Understanding Social Interaction and Instructional Game Design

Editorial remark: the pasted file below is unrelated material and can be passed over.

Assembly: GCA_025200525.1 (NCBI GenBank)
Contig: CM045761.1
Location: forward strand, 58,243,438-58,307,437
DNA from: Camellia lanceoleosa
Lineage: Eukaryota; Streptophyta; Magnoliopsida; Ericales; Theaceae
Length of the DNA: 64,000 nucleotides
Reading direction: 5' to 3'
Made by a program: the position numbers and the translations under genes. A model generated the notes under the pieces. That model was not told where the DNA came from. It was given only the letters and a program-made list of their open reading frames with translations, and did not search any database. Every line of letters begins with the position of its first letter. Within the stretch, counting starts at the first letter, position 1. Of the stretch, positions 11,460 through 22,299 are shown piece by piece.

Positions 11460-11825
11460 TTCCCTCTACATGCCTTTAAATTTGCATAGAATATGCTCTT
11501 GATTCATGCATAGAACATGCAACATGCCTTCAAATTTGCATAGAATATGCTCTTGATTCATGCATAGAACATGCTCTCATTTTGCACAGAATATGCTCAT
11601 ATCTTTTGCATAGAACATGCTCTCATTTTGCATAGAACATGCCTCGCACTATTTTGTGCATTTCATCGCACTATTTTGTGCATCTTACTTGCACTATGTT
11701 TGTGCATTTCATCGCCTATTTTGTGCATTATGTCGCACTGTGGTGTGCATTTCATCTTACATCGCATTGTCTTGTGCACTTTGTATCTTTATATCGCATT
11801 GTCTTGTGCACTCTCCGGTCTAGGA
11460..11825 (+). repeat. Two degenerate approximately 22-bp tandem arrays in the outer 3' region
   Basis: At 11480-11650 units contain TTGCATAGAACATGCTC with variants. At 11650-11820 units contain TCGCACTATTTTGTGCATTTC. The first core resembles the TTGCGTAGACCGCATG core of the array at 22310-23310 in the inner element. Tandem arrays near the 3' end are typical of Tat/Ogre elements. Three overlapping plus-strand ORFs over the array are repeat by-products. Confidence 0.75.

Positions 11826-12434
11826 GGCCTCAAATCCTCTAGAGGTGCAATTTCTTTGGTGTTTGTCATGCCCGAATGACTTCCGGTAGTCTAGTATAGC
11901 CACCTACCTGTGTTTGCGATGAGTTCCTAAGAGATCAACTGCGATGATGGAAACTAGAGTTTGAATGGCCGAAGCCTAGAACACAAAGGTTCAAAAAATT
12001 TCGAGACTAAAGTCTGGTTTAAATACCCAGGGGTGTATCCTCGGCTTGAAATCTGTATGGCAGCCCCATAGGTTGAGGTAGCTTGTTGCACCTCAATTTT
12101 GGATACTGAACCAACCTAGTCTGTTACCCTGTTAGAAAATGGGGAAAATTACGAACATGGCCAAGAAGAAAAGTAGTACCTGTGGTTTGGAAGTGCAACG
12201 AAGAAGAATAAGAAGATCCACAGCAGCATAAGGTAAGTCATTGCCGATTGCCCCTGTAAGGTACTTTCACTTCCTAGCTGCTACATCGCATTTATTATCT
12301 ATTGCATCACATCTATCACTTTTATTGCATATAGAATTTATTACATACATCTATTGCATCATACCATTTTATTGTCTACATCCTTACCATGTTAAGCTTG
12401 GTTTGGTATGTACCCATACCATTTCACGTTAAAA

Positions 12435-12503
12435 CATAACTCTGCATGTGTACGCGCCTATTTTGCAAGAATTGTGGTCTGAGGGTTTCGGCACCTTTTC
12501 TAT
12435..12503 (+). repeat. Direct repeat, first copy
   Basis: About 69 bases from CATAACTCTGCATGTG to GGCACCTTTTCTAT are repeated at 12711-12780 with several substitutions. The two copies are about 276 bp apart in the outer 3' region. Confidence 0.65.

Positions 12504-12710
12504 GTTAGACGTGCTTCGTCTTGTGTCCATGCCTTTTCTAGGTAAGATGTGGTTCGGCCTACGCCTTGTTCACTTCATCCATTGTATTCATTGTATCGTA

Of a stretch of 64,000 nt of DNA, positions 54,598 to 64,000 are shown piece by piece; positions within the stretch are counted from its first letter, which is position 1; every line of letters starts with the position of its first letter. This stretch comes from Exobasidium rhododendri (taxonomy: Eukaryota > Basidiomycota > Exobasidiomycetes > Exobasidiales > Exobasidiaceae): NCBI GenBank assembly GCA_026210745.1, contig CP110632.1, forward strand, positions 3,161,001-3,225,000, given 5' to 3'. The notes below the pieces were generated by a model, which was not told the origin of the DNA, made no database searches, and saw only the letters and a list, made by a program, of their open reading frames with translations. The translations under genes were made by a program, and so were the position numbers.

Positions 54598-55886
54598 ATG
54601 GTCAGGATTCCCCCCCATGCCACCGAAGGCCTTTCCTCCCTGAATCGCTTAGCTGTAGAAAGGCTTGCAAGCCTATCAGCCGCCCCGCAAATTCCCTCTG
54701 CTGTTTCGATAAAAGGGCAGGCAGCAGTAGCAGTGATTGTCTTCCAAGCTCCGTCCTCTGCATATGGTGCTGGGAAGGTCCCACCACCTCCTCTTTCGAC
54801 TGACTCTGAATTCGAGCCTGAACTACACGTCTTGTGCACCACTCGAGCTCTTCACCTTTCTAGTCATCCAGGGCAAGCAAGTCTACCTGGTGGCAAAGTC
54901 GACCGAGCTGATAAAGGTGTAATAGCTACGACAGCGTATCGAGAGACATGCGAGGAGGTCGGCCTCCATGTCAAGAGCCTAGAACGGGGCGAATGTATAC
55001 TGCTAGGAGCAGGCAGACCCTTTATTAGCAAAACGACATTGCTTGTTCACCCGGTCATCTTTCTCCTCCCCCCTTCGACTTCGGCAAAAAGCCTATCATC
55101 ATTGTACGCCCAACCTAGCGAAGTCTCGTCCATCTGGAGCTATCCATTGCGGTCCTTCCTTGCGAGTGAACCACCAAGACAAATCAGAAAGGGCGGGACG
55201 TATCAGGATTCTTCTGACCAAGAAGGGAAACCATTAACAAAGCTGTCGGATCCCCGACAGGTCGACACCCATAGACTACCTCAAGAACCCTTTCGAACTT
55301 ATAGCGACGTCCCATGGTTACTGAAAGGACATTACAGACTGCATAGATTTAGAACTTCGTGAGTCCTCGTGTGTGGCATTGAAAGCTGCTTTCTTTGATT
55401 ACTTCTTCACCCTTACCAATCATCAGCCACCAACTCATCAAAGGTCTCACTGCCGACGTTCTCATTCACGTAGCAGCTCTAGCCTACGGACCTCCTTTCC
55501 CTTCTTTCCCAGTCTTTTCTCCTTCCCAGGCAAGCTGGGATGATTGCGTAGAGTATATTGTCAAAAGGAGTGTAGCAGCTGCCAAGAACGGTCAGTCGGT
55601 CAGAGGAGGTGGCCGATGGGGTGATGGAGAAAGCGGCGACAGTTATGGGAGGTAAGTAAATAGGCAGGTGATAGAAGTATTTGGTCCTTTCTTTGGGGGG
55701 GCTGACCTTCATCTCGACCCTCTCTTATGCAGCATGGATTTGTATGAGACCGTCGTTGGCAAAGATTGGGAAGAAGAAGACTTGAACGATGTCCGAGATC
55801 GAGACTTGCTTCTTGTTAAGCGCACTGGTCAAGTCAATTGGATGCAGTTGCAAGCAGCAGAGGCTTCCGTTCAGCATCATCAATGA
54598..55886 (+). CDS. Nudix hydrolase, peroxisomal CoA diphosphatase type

Growing up in the Quiet Corner, much of my time was spent looking for ways to self-entertain. Technology access was fairly limited in the early-to-mid 1980s, but I did have two other valuable resources: people and the woods behind our house. I’d sometimes play outside with a neighbor or friend from school, but more often than not, I’d wander off to invent my own playful activities in the trees, snow, mud, or pond across the road. Once my younger sister was old enough to understand game mechanics and rules, I shifted from solo play (e.g., matching games, flashcards, Calvinball) to collaborative and competitive play (e.g., Candy Land, Operation, Mario Kart). My dad eventually taught us chess and soccer, and my mom, who wouldn’t think of herself as a “gamer,” encouraged us to play board and card games like Trouble and cribbage as part of our family time. We regularly visited the playground, and on special occasions we would visit playful venues like Discovery Zone. Every season and in any weather, we played everything from tag, house, and manhunt to Donkey Kong Country, Monopoly, and Dungeons & Dragons. More than a hobby, play was a mindset instilled in me by others and something I tried my best to spread.